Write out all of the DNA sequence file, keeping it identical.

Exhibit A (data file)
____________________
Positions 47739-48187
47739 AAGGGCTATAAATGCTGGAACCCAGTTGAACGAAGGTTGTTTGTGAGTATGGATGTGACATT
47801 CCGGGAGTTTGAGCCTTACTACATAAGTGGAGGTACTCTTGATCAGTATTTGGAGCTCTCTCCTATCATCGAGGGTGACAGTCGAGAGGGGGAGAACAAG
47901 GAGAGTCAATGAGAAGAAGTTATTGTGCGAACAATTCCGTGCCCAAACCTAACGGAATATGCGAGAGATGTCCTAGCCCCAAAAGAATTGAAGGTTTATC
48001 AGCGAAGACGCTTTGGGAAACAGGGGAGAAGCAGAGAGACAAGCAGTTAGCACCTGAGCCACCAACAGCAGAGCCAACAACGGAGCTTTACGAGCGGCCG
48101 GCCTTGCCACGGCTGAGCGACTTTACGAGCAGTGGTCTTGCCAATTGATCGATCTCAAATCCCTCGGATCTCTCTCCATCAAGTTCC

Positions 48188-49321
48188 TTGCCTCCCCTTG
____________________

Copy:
Positions 47739-48187
47739 AAGGGCTATAAATGCTGGAACCCAGTTGAACGAAGGTTGTTTGTGAGTATGGATGTGACATT
47801 CCGGGAGTTTGAGCCTTACTACATAAGTGGAGGTACTCTTGATCAGTATTTGGAGCTCTCTCCTATCATCGAGGGTGACAGTCGAGAGGGGGAGAACAAG
47901 GAGAGTCAATGAGAAGAAGTTATTGTGCGAACAATTCCGTGCCCAAACCTAACGGAATATGCGAGAGATGTCCTAGCCCCAAAAGAATTGAAGGTTTATC
48001 AGCGAAGACGCTTTGGGAAACAGGGGAGAAGCAGAGAGACAAGCAGTTAGCACCTGAGCCACCAACAGCAGAGCCAACAACGGAGCTTTACGAGCGGCCG
48101 GCCTTGCCACGGCTGAGCGACTTTACGAGCAGTGGTCTTGCCAATTGATCGATCTCAAATCCCTCGGATCTCTCTCCATCAAGTTCC

Positions 48188-49321
48188 TTGCCTCCCCTTG